Just before Christmas we found out that our wonderful dog Chase had terminal cancer and only had a few weeks to live. Although we were quite upset, he had come through major health issues the previous year so we were not surprised. My wife and I agreed to keep him as long as he was doing fine, and as soon as he showed signs of a drop off, we would put him down.
I tried to play the “he’s just a dog card”, but that did not work. It was a very difficult time when he took a turn for the worst. We scheduled an appointment at the vet the next day. The following afternoon, my whole family was out, so I had a chance to sit with him on our deck.
It was an abnormally mild January day for Northern Alberta, which allowed him one last chance to hang out in the yard that he loved so much. He was not able to chase the squirrels like had had done hundreds of times before, but he was able to lie there as I stayed close.
As I sat with him and shut off the world around me, I stopped everything that I was doing, looked around at the place that he had called home for so many years, and just listened to all the sounds around us. I had not been in that relaxed a state for what seemed like months, and was able to fully disengage from the hustle and bustle of life to be in the moment with him. I became so relaxed that I actually fell asleep with him on the deck for one of the last hours of his life!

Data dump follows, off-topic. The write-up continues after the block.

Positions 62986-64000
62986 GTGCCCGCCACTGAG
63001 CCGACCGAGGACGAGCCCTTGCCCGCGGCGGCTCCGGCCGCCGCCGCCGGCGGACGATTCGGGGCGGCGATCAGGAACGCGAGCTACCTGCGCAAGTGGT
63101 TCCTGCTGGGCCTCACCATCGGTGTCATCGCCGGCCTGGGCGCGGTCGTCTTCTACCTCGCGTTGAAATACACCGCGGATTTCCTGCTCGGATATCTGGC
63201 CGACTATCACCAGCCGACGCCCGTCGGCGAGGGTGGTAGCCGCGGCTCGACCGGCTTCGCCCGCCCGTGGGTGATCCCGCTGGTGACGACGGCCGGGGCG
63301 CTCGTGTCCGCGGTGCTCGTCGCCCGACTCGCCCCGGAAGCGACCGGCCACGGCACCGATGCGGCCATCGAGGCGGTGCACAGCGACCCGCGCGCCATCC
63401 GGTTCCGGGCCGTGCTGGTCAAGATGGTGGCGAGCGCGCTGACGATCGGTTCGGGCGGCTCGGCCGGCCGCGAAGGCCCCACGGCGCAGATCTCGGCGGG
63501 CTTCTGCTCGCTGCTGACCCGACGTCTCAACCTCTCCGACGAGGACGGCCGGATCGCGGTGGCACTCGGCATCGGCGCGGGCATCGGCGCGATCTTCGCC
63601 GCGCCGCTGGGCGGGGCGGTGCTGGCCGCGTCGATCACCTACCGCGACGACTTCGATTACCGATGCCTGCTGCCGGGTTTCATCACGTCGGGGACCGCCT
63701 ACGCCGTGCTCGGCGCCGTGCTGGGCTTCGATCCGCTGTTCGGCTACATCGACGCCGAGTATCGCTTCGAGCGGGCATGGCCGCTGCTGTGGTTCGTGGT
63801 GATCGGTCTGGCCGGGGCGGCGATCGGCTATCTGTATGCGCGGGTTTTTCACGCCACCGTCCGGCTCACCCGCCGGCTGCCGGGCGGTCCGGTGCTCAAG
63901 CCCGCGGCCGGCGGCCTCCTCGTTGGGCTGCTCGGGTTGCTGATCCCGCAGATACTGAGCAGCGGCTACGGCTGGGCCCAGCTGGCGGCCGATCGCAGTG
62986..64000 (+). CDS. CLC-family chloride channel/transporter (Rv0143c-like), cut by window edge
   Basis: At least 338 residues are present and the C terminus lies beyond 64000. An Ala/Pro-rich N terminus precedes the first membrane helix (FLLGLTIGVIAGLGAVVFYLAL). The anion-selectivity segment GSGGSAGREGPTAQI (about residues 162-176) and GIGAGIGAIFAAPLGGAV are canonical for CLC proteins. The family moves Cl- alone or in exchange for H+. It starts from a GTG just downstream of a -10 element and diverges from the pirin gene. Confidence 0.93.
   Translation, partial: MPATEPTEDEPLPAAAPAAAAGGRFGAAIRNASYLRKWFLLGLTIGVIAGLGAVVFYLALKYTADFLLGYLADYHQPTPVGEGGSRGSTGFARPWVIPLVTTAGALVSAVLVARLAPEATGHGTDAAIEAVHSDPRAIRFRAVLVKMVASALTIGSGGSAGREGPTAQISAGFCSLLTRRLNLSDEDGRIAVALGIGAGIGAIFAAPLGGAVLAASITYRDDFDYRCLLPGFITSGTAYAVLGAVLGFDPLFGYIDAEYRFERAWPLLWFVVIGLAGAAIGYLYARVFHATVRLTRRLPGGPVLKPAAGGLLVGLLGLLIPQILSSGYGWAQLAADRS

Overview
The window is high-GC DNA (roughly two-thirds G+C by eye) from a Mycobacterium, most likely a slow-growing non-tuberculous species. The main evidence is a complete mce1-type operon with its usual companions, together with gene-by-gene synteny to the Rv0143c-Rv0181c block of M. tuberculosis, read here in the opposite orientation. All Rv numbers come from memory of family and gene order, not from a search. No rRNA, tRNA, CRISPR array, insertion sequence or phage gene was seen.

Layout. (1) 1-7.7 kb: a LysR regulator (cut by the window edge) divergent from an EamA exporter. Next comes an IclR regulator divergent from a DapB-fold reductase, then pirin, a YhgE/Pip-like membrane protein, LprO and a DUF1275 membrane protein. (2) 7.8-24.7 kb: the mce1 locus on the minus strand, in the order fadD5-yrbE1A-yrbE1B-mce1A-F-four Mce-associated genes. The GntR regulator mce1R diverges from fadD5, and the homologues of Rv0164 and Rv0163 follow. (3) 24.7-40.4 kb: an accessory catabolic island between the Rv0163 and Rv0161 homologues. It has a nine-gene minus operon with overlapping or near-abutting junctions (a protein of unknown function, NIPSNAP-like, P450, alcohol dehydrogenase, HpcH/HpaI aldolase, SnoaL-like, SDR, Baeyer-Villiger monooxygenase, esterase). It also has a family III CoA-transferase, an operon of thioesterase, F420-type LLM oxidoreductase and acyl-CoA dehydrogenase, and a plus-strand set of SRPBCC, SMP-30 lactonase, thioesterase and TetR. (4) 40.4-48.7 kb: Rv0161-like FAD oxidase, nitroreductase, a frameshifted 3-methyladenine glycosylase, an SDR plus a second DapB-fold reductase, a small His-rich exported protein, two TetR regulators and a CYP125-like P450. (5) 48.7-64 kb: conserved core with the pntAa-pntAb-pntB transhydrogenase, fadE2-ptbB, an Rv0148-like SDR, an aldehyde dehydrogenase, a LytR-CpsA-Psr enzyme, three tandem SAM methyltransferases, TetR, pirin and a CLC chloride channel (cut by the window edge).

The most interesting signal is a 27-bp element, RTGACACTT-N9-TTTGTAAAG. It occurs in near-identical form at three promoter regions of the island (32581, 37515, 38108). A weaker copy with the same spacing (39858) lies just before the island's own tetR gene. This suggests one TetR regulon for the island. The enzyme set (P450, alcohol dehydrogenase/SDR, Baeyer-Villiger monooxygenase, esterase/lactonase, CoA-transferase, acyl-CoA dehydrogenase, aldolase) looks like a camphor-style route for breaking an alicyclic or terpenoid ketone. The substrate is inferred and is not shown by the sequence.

I reflected upon this event a few weeks after he had passed, and thought fondly about our time together in the yard taking it all in. We get so wrapped up getting through the day that we don’t take enough time to stop, look and listen. I can’t remember the last time I just sat with Chase in the back yard and hung out. There were always other things happening that seemed more important than just being with him.
Perhaps you may want to:
– Cut back on your workload to spend more time with family, friends and even pets
– Reduce your outside commitments so you can have some “me time”
– Take up a hobby again that you have been unable to keep up with because life got in the way
– Connect with people that you have not corresponded with in a long time
Stop, look and listen to everything around you. Take a breath and be thankful for everyone that you hold dear, and focus more on them. You never know how long they will be around for!
I must admit that I am not as up to speed as I should be on the current hot bands. The Grammy’s were an eye opener for me recently that I am missing out on some cool new bands. Take “Fun” for example. I mean, their name is “Fun”! How great is that?
Over 172 million people have viewed this video for “We Are Young”.